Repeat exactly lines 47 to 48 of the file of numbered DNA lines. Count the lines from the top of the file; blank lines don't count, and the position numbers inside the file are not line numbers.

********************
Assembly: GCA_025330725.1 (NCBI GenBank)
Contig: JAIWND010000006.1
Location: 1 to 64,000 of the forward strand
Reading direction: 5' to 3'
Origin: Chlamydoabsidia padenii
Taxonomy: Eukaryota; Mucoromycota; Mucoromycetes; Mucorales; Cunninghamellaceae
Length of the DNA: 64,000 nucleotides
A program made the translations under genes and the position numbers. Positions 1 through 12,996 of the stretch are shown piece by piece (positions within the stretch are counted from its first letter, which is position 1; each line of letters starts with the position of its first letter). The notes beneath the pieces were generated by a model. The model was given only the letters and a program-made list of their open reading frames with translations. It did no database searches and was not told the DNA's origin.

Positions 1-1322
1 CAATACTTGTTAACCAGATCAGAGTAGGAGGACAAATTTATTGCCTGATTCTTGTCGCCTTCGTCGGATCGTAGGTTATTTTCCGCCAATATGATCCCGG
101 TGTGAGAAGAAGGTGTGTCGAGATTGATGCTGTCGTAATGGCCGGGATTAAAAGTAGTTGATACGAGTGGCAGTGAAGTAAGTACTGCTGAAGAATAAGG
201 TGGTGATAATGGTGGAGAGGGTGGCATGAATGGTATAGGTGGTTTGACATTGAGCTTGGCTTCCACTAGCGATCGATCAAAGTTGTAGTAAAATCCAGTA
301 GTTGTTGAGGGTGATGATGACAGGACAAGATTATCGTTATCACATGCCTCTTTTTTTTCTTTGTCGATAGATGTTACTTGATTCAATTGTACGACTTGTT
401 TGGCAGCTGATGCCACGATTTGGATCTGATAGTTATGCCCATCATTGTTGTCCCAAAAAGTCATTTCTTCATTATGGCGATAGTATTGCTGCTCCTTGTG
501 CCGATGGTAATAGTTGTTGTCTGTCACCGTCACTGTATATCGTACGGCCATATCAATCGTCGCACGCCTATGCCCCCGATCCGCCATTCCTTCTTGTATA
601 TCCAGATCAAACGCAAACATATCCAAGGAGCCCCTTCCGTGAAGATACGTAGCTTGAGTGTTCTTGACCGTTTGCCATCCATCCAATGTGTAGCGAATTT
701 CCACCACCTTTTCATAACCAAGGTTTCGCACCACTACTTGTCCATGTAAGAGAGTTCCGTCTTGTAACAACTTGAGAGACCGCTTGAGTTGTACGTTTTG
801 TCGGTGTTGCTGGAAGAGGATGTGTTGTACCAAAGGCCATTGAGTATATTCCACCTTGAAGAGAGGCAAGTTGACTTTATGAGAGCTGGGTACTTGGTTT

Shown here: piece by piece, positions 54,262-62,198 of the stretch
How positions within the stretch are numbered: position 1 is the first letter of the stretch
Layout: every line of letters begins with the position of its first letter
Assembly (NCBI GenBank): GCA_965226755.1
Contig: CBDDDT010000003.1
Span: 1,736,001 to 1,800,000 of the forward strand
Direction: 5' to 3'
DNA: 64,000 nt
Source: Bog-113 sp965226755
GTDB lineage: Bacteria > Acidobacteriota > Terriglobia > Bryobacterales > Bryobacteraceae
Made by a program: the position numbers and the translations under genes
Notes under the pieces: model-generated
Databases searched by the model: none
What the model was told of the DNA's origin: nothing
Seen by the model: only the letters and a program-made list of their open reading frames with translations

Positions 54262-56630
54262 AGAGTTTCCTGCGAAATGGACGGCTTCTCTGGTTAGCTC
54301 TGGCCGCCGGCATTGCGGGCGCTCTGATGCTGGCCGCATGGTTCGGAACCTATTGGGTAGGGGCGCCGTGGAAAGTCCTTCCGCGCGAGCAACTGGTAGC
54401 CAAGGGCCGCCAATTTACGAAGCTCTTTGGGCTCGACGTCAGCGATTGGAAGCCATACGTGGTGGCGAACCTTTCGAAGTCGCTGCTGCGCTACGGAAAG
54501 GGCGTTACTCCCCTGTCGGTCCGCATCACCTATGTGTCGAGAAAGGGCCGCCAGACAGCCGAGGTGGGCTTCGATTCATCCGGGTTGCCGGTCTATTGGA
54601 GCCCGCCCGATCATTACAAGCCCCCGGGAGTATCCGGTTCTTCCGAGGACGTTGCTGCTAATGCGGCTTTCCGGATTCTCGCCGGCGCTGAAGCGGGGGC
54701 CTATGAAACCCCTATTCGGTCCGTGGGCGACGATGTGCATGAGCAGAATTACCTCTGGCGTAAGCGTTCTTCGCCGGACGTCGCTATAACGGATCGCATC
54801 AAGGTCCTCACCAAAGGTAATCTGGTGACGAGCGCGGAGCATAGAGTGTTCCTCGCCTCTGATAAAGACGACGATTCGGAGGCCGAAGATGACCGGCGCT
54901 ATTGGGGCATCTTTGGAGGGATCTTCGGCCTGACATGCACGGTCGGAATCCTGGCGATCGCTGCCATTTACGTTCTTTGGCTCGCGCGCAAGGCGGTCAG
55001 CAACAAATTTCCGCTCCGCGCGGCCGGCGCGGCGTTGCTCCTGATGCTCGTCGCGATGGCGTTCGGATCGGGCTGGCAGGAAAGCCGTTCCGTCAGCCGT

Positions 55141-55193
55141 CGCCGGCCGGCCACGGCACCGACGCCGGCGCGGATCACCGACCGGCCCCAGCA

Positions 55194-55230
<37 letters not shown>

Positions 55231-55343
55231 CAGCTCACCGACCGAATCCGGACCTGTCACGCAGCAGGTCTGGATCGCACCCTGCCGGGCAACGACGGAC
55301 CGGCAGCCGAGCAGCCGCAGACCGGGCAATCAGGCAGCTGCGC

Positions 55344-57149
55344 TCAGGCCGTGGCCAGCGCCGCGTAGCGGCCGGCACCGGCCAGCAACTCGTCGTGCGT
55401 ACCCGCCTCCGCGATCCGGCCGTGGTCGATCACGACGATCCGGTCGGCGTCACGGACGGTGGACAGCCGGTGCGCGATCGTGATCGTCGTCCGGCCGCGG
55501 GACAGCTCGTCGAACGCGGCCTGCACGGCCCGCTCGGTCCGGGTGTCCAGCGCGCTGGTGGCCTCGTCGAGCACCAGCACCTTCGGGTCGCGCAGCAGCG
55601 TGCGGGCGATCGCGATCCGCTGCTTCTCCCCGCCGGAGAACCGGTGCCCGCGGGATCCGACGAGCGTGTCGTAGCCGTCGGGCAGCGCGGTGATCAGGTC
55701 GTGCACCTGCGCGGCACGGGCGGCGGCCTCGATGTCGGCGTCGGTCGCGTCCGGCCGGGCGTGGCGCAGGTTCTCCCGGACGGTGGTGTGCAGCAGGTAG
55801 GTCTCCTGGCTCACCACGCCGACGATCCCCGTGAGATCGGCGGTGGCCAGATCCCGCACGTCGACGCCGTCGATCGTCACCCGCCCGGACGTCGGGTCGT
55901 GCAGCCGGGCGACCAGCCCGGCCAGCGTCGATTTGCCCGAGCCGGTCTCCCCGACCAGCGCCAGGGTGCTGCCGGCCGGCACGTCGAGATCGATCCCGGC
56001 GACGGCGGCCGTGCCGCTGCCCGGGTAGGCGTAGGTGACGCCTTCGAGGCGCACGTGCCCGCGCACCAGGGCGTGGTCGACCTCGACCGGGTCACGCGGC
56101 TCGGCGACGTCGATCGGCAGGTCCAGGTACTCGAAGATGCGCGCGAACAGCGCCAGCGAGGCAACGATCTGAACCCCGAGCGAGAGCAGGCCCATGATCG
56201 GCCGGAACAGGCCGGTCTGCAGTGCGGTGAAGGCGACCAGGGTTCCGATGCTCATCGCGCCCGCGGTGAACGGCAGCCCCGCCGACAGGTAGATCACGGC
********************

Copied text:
<37 letters not shown>

Positions 55231-55343